‘duck to water’ and he is amassing quite a little collection of “I made this myself” pieces. Using a 6mm yellow faceted cubic zirconia that John cut in the round brilliant design, Alex is crafting a silver ring with a claw setting to house the solitaire. This is one piece of jewellery that is destined to become a family heirloom. Although you may not be skilled to cut and create a gorgeous ladies ring, you can create your own unique piece of jewellery. Come to Gemfest – Gem and Jewellery Show on 25-26 October, at the Centenary Heights High School, Ramsay Street, Toowoomba. Here you can choose from a variety of ring, pendant or earring settings, then select an already-faceted gemstone and have it set while you wait. If you’ve lost a stone from a piece of jewellery, bring it along and match up a new gemstone. Gemfest has been hosted by the members of the Toowoomba Lapidary Club since 1981.Come and see a kaleidoscope of colours in gemstones, jewellery, mineral specimens, crystals, beads, carved giftware and fascinating fossils – all for sale. If you live in Toowoomba or nearby, or you are just visiting, Gemfest has something for everyone, young and old – bring the whole family. Buy that special gift you’ve been looking for. Gemstone testing is also available both days. Fabulous raffle prizes and hourly lucky door prizes to win. Food and drinks are available at Gemfest. Open Saturday, October 25 from 9-5 and Sunday, October 26 from 9-3. Admission $5.00 for adults and teens 13 years and over. Children under 13 are free. Come and be surprised.
community news 25 years since notorious prison closed
September 1989 - the beginning of the end of “The Road.” Number One Division was next, in 1992 (the official closure date). The last section to close was the Brisbane Women’s Correctional Centre shut in 2002, only 12 years ago. Heritage-listed Number Two Division is today the only remaining section of “The Road”. Since December 2012 Boggo Road Gaol Pty Ltd has been conducting historical tours,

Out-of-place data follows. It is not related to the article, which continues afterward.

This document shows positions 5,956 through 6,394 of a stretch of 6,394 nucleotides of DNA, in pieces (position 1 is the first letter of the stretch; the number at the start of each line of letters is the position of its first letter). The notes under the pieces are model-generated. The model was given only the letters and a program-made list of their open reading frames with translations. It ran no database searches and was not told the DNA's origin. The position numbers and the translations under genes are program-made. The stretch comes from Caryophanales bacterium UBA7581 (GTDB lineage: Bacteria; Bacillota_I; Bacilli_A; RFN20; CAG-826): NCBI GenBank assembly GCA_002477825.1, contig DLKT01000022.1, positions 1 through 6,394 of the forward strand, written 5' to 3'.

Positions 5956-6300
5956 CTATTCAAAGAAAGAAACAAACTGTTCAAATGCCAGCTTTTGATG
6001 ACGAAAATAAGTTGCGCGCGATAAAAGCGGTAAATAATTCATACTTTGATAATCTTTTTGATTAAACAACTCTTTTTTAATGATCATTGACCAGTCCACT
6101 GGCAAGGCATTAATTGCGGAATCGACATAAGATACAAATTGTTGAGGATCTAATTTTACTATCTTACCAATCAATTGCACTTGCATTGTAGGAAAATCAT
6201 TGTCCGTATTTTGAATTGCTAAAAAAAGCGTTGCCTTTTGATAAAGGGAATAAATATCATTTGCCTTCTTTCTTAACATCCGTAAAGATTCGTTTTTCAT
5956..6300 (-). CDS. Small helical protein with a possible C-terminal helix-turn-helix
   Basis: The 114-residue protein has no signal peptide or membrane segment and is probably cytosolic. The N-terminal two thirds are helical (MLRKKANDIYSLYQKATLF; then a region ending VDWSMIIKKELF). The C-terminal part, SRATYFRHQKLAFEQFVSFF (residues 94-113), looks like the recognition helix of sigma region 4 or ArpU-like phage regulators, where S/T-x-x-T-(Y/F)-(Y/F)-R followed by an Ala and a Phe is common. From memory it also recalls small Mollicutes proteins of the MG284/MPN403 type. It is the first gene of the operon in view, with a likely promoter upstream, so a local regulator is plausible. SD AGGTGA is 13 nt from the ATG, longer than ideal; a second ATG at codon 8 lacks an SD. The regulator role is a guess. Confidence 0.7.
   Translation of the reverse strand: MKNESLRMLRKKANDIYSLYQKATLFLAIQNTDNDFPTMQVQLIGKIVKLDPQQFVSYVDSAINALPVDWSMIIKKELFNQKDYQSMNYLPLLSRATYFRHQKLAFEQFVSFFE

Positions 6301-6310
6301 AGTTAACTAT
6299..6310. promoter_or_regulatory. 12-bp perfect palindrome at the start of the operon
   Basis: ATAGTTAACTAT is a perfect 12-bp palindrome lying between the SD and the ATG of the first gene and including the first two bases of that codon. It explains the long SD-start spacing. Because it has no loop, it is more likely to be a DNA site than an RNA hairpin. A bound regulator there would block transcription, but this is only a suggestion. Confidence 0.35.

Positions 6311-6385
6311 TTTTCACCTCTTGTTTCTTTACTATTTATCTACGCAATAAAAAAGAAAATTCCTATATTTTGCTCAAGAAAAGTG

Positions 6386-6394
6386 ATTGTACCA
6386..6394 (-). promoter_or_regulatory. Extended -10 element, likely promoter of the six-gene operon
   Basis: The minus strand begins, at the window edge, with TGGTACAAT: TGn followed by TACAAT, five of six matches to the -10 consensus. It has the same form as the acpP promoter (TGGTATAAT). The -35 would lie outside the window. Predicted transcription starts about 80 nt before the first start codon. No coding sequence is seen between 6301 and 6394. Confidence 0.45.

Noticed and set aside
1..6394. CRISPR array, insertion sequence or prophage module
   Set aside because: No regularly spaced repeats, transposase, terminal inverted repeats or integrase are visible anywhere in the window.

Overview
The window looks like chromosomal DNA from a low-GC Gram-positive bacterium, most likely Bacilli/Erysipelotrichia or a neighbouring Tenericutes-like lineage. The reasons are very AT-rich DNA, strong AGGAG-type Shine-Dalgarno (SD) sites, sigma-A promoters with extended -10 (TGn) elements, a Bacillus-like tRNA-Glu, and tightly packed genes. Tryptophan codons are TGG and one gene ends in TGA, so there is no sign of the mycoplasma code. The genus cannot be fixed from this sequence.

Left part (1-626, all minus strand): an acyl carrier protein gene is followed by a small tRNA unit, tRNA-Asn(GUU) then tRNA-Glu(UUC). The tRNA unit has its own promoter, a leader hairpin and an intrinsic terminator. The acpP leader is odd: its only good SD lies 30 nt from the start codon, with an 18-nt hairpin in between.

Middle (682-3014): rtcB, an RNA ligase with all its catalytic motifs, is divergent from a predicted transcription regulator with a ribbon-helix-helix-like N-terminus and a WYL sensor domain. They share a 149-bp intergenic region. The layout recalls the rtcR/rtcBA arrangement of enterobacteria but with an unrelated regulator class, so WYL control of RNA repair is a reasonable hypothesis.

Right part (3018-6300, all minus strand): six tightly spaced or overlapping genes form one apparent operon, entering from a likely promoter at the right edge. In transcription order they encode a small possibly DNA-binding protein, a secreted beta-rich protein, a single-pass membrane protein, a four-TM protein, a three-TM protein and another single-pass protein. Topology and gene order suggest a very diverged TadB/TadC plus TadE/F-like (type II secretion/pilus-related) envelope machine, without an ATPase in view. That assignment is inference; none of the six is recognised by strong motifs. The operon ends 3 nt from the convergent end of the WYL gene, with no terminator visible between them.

events, re-enactments & experiences at this historic site. Leighton Property will soon reveal their plans for the future of Gaol and its surroundings - as part of the Boggo Road Urban Village. During October 2014 Boggo Road Gaol is holding special events, tours and experiences including prisoner graffiti tours, ex-officer/ ex-inmate tours and book launches to acknowledge the 25th anniversary.
The Female Division Tour & Re-enactment will be held on Sunday 26 October 2014 Boggo Road’s historic Number Two Division - notorious as a men’s prison in the 1980s was originally a women’s prison. H M Prison for Women opened 111 years ago - intended to replace the often overcrowded Fortitude Valley police-lockup and Toowoomba Gaol. www.boggoro adgaol.com
Pictured with their trophies and winning plants are (L to R):Fred Lenz, Aileen Hall Trophy for Reserve Champion, with Cym. Australian Midnight. Nev Douglas, SCOSC Trophy for Champion, with Cym. Khanebono. Patrick Dunne, Charlie & Gina McMonagle Trophy, with C. amethystoglossa
THE beautiful time of Spring brought with it an abundance of wonderful blooms for the Sunshine Coast Orchid Society’s “Pelican Waters Shopping Village Spring Orchid Show”. By 9:00am, members in the plant sales area were rushed off their feet as so many keen orchid growers descended on the shopping centre to purchase that special plant. We were fortunate to have a vacant shop available to house the plants for sale, as well as the Novice plants. Challenging the